The aim is to perform as many push ups as you can until you cannot perform a complete repetition.

Hint: a complete repetition is only counted if your chest touches the object beneath your breast bone/sternum, and you push yourself up until your arms are in full extension. Non-touch/non-extension reps should not be counted.

MAX PLANK HOLD

ASSESSES: CORE STABILITY AND MUSCULAR ENDURANCE

A strong core is vital in injury prevention and force development. Assume the plank position (forearm at 90 degrees to shoulders, elbows below shoulders, palms flat on the ground, back flat) with a clock/stop watch laid out in front of you.

Attempt to maintain the plank position for as long as possible. Once you reach failure point (i.e. cannot maintain the plank any longer) record the number of seconds/minutes you were able to maintain the plank for.

Hint: Keep your feet shoulder width apart to ensure you’re not making the test harder/easier.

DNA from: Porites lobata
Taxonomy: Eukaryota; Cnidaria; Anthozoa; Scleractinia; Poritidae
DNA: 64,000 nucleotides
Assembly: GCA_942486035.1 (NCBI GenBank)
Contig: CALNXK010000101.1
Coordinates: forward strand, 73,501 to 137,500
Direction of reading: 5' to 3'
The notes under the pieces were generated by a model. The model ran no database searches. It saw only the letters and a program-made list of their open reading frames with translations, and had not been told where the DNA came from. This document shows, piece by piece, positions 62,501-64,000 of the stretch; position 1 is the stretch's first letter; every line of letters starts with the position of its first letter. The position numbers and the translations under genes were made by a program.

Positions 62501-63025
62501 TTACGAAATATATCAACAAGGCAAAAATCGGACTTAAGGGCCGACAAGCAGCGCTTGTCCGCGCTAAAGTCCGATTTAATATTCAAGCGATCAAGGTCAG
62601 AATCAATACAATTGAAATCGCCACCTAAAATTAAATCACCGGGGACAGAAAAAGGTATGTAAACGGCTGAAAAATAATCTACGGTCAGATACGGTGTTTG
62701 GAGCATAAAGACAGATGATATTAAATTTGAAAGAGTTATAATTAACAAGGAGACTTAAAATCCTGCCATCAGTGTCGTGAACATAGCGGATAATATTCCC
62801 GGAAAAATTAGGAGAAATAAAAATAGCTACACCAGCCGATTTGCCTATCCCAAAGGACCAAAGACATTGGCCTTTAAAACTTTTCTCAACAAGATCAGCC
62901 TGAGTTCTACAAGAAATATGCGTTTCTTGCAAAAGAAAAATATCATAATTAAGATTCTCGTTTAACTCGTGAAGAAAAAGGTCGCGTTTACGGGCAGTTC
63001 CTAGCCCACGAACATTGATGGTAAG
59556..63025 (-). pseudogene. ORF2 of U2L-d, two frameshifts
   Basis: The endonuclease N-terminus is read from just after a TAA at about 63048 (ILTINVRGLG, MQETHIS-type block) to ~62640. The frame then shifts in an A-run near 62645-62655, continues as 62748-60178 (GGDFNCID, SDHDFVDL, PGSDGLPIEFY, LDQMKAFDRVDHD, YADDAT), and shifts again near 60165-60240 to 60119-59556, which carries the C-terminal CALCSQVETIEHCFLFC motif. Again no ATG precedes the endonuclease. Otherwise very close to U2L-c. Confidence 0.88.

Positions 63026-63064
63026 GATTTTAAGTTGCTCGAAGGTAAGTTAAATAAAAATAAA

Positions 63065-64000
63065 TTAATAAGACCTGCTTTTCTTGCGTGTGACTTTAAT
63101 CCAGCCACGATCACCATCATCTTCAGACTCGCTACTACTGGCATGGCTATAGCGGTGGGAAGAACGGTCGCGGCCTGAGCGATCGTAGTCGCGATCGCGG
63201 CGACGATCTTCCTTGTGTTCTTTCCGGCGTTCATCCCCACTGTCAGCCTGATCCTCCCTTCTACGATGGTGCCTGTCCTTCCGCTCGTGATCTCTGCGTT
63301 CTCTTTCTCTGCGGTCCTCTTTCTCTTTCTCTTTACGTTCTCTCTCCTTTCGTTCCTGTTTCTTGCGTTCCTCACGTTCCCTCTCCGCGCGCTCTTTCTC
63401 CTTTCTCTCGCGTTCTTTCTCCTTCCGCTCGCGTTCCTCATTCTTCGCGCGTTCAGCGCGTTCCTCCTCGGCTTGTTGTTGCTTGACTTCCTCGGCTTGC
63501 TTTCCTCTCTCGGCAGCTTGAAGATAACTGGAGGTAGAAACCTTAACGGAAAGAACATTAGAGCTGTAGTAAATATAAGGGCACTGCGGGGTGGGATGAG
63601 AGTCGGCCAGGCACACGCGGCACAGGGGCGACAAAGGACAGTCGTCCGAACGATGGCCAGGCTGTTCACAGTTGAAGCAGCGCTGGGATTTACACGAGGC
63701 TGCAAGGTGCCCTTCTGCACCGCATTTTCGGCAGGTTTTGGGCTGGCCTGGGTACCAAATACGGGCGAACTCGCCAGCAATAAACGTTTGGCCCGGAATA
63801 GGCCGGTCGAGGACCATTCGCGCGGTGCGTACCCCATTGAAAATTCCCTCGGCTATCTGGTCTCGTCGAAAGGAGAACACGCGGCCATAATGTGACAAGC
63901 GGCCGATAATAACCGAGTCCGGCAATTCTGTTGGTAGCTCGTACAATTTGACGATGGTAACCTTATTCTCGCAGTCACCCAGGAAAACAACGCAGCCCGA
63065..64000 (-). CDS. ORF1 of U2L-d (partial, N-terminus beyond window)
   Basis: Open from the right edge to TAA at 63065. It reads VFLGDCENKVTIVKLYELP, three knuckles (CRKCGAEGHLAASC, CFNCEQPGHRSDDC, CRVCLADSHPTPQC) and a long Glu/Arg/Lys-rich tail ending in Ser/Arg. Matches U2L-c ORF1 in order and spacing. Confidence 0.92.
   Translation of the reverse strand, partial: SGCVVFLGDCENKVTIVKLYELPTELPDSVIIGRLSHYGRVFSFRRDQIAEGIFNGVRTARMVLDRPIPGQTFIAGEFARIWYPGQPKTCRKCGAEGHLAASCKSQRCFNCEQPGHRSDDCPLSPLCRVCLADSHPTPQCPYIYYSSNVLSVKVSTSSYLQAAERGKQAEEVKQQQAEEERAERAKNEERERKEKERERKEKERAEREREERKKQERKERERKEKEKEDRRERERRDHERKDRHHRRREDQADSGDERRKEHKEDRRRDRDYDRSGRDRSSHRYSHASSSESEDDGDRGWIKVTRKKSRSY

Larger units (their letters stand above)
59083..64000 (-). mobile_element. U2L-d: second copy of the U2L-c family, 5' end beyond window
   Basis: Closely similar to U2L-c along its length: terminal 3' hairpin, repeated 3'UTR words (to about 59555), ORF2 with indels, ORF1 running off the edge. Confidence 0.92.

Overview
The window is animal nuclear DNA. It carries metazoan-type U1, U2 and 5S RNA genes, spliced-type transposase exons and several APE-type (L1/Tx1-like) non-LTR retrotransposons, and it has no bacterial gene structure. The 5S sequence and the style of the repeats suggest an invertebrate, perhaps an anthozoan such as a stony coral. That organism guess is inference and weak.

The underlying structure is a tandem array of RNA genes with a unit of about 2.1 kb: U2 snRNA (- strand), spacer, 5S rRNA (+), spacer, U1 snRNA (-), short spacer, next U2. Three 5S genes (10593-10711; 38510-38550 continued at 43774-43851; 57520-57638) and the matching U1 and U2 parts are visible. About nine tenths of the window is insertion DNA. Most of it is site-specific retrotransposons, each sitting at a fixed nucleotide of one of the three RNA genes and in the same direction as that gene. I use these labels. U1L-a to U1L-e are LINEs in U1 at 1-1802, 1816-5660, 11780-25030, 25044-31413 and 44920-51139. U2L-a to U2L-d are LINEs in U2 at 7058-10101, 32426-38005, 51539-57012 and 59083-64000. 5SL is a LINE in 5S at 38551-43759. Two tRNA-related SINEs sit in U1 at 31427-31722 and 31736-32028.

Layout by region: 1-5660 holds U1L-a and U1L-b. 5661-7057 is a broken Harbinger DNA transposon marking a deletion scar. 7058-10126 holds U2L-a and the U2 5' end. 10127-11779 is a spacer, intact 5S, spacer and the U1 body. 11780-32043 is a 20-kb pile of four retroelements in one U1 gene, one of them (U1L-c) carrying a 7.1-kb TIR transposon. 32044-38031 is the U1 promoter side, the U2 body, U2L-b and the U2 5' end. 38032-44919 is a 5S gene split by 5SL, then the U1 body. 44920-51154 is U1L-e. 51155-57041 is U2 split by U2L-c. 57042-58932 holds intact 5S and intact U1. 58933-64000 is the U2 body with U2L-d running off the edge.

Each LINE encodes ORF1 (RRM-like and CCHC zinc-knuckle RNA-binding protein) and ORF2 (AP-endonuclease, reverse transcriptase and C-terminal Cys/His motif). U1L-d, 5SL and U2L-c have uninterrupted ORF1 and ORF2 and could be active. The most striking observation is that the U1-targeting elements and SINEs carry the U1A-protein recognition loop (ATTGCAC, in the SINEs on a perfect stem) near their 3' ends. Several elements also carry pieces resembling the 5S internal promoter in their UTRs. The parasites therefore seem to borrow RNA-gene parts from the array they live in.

PITCH BASED TESTS

BROAD JUMP

ASSESSES: HORIZONTAL LOWER BODY EXPLOSIVE POWER

Place a measuring tape along the ground, position both feet shoulder width apart and line your toes up with the 0-meter mark on the tape measure. In a fast, controlled movement, dip your hips down while swinging your arms backwards – then swing your arms forward while jumping as far forward (horizontally) as you can.

Focus on extending your body as much as possible in the jump. Land with both feet in line and record the distance on the tape measure that corresponds with the line of your heels/back of your footwear.

Hint: If you stumble on landing and are forced to take an extra step to regain balance, perform the test again to ensure your landing “sticks”. You can also perform this test with a one-legged jump (left leg jump, left leg landing) to compare explosive power of both legs.